“A woman was out shopping one day and decided to stop for a cup of coffee. She bought a bag of cookies, put them into her purse, and then entered a coffee shop. All the tables were filled, except for one at which a man sat reading a newspaper. Seating herself in the opposite chair, she opened her purse, took out a magazine, and began reading.
“After a while, she looked up and reached for a cookie, only to see the man across from her also taking a cookie. She glared at him; he just smiled at her, and she resumed her reading.
“Moments later she reached for another cookie, just as the man also took one. Now feeling quite angry, she stared at the one remaining cookie — whereupon the man reached over, broke the cookie in half and offered her a piece. She grabbed it and stuffed it in her mouth as the man smiled at her again, rose, and left.
“The woman was really steaming as she angrily opened her purse, her coffee break now ruined, and put her magazine away. And there was her bag of cookies, unopened. All along she’d unknowingly been helping herself to the cookies belonging to the man she had shared the table with.”
the wrong-thinking cookie grab
You know, sometimes I’ll just bet we’re like that woman at the table. We’re enjoying the abundance of the Lord, enjoying the sharing of the Lord — all the while thinking it’s our plate of cookies. Unfortunately, we tend to live much of our lives in a kind of forgetful ingratitude. We somehow manage to forget the goodness, grace, and mercy of the Lord because we find ourselves focused on our “cookies” rather than on God.
Well, good news! There’s a remedy for those moments of wrong thinking as we grab for and focus on the cookies. Joshua 24.13-15 gives us insight into the remedy that will help us think a little better, and maybe live a little better.
Perhaps we know Joshua 24.14-15. We’re might be familiar with one portion that passage: “choose for yourselves this day whom you will serve….But as for me and my household, we will serve the LORD.” I’ve heard those words said by many folks, and I’ve even seen little signs or pictures in peoples’ homes that show those very words as a reminder to choose God everyday. And, as the words suggest, we must choose God over all the other things vying for our attention — every day, sometimes every moment of every day.
it all belongs to God
So, we know Joshua 24.14-15 and it’s demand to choose, but we may not be so familiar with Joshua 24.13. Without Joshua 24.13, the full challenge of the passage is hard to really hard for us see: “So I gave you a land on which you did not toil and cities you did not build; and you live in them and eat from vineyards and olive groves that you did not plant.”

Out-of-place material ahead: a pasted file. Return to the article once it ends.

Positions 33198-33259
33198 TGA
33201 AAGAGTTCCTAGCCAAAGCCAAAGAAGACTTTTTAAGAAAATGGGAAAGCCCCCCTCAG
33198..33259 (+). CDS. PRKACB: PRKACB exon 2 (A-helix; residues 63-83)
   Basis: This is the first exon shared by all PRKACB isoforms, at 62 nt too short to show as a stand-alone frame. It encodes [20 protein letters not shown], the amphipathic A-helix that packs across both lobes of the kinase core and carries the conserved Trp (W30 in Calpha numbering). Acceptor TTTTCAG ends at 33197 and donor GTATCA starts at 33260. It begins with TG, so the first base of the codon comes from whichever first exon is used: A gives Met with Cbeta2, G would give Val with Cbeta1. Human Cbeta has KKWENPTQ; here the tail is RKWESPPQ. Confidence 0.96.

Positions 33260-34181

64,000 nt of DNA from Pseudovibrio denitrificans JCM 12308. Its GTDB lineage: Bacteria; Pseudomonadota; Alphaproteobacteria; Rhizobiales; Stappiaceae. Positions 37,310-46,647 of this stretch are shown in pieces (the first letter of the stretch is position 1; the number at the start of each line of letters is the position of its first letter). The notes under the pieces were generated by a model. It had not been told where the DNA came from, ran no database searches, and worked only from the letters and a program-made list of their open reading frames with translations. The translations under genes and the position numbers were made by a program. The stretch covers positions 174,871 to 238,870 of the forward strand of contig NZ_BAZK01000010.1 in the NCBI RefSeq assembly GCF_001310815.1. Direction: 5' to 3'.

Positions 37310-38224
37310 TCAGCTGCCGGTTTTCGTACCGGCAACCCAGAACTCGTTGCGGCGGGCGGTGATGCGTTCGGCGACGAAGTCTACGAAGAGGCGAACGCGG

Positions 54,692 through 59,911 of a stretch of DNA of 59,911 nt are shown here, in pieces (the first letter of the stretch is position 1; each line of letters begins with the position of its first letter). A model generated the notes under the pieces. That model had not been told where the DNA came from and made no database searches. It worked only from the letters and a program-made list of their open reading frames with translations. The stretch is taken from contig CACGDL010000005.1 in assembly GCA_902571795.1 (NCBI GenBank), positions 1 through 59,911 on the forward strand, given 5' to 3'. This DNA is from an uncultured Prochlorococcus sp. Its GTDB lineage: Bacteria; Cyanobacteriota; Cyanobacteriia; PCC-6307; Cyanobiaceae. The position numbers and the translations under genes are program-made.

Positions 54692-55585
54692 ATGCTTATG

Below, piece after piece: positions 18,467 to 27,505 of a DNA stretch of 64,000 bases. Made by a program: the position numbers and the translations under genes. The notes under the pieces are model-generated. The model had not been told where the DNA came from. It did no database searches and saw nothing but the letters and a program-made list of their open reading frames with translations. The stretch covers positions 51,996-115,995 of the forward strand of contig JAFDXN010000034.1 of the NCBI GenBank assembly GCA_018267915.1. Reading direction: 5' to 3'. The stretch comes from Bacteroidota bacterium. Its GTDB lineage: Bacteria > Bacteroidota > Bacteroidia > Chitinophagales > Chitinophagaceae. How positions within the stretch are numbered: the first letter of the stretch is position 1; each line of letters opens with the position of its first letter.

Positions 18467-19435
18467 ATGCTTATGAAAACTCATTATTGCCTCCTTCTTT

We don’t have anything that wasn’t given to us by God. Not a thing. Top to bottom, inside and out — head, heart, and breath — we come from God. Homes to hobbies, cars to kids, what we have comes from God. Truth is, God gave us everything in his steadfast love and grace.
We hear it at the beginning of Psalm 24.1-2: “The earth is the Lord’s, and everything in it. The world and all its people belong to him. For he laid the earth’s foundation on the seas and built it on the ocean depths.” Hard to miss that phrase, isn’t it: “The earth is the Lord’s, and everything (not some things, everything) in it.” It all belongs to God, including us.
a gift from God
You know, I try to remind myself of this truth, especially when things go wrong. “You know, Lord, this is your car, and it would be great if you’d make it work…today, if possible.” You can insert your own things-go-wrong into that sentence: air-conditioners, toilets, tractors, lawnmowers, computers, or kids.
Well, it’s a comic reminder, but the point is the same. This life we enjoy is a gift of God. From first breath to last gasp, we come from God, every bit of our lives. We belong to God.
Ultimately, when we think about who God is and how God loves, we are reminded of the gift of Jesus Christ. As Paul S. Rees observes, “Stewardship is not leaving a tip on God’s tablecloth; it is the confession of an unpayable debt at God’s Calvary.”
When we think about “choosing this day whom we will serve,” it may start for us in the things of this world — but it finishes at the lavish grace given so generously and ungrudgingly at the cross. That’s what helps us amend our wrong-thinking about the “cookies” of this life. A simple contemplation of the cross of Jesus helps us “choose this day whom we will serve.”
make a life by what you give
I once heard that we make a living by what we get out of life, but we make a life by what we give. Let us choose this day whom we will serve by reminding ourselves of the truth of Joshua 24.13. God gave us everything.
Let’s be a little more like the man at the table. Let’s be willing to give; let’s be willing to share. That day, that harried woman learned much about giving. Let us lead in that same way, by giving. Let us make a life by what we give. And, the greatest gift we can give is helping someone see the love of God in Jesus.
Let us choose this day whom we will serve by how we live, by how we give, by how we love. Let us choose this day whom we will serve by giving and loving like our gracious God. Let us do it every day as a reminder of who and whose we are.
A text for the table: Joshua 24.13-15.
Story Credit: woman with cookies from James Hewitt, Sermon Illustrations Unlimited, pp. 238-9.
Image Credit: “Generous.”